11. Some 3 million miles of oil and gas pipelines already run through our country. But Keystone XL wouldn’t be your average pipeline, and tar sand oil isn’t your average crude. Beneath the wilds of northern Alberta’s boreal forest is a sludgy, sticky deposit called tar sands. These sands contain bitumen, a gooey type of petroleum that can be converted into fuel. It’s no small feat extracting oil from tar sands, and doing so comes with steep environmental and economic costs. Tar sands oil is thicker, more acidic, and more corrosive than lighter conventional crude, and this ups the likelihood that a pipeline carrying it will leak. Indeed, one study found that between 2007 and 2010, pipelines moving tar sands oil in Midwestern states spilled three times more per mile than the U.S. national average for pipelines carrying conventional crude. Since it first went into operation in 2010, TC Energy’s original Keystone Pipeline System has leaked more than a dozen times; one incident in North Dakota sent a 60-foot, 21,000-gallon geyser of tar sands oil spewing into the air. Most recently, on October 31, 2019, the Keystone tar sands pipeline was temporarily shut down after a spill in North Dakota of reportedly more than 378,000 gallons. Complicating matters, leaks can be difficult to detect. And when tar sands oil does spill, it’s more difficult to clean up than conventional crude because it immediately sinks to the bottom of the waterway. People and wildlife coming into contact with tar sands oil are exposed to toxic chemicals, and rivers and wetland environments are at particular risk from a spill. (For evidence, recall the 2010 tar sands oil spill in Kalamazoo, Michigan, a disaster that cost Enbridge more than a billion dollars in cleanup fees and took six years to settle in court.) Keystone XL would cross agriculturally important and environmentally sensitive areas, including hundreds of rivers, streams, aquifers, and water bodies. One is Nebraska’s Ogallala Aquifer, which provides drinking water for millions as well as 30 percent of America’s irrigation water. A spill would be devastating to the farms, ranches, and communities that depend on these crucial ecosystems. -------------- So 35 jobs for dirty drinking water, eco systems being destroyed, and farmers and ranchers losing their jobs. Sounds like a good trade off.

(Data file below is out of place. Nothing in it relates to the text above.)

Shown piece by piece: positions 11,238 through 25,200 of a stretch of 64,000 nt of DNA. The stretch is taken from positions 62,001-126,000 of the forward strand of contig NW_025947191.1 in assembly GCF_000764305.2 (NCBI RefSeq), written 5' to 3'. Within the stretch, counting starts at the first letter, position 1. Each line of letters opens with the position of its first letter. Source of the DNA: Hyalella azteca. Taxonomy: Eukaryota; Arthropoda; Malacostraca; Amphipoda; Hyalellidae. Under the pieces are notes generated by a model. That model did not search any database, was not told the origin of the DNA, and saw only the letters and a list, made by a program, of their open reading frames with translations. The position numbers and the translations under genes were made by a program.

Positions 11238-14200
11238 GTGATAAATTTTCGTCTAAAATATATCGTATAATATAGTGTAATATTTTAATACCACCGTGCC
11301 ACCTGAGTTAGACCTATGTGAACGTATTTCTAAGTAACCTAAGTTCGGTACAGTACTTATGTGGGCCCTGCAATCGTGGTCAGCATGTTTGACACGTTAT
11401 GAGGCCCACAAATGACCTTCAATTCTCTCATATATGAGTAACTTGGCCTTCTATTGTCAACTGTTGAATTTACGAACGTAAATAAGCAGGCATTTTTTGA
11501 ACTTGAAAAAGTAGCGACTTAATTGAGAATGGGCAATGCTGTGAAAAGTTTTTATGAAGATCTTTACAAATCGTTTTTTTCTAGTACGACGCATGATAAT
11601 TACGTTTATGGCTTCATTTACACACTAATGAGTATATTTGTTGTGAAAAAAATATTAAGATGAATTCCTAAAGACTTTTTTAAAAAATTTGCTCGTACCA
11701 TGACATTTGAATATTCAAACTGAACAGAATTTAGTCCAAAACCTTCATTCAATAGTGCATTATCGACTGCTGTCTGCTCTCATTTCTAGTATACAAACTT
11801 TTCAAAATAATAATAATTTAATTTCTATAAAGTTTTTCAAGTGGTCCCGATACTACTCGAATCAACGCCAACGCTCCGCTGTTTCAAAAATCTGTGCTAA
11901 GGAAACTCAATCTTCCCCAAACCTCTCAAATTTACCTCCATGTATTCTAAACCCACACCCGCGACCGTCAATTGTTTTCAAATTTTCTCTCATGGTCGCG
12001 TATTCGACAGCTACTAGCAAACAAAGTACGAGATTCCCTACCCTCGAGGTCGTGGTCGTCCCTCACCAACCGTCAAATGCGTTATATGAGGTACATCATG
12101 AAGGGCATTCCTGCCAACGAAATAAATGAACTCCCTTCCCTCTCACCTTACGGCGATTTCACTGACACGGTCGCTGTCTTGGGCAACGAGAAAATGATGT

12. The fact that a traitor like Trump approved the pipeline is all the evidence I need to know that it was bad for our country. I trust a man like Biden who actually has the best interest of America instead of himself.
  13. Before Biden signed his executive order, only a 1.2-mile section of the pipeline had been completed in Montana near the U.S.-Canada border. Over the past several years, we’ve fact-checked many claims that the Keystone XL pipeline would create thousands of American jobs. Several of them lack context about the duration and nature of these positions, and this Facebook post is similar. The 11,000 figure in the Facebook post appears to stem from an Oct. 28 press release on the pipeline’s website. In the report, the agency wrote that 10,400 estimated positions would be for seasonal construction work lasting four to eight-month periods. Since the State Department defines "job" as "one position that is filled for 1 year," that would equate to approximately 3,900 jobs over a two-year period. The State Department forecasted that no more than 50 jobs, some of which could be located in Canada, would be required to maintain the pipeline. Thirty-five of them would be permanent, while 15 would be temporary contractors. https://www.houstonchronicle.com/politics/texas/politifact/article/fact-check-biden-politifact-keystone-xl-pipe-oil-15899519.php https://www.statesman.com/story/news/politics/politifact/2021/01/22/keystone-pipeline-jobs-lost-joe-biden-executive-order-cancel-fact-check/6673822002/
  14. These fools think these 11k jobs are permanent lol. If you build my house, you don't build it forever. It's the nature of the construction industry. They will simply move on to another project. Grow a brain people. Shit.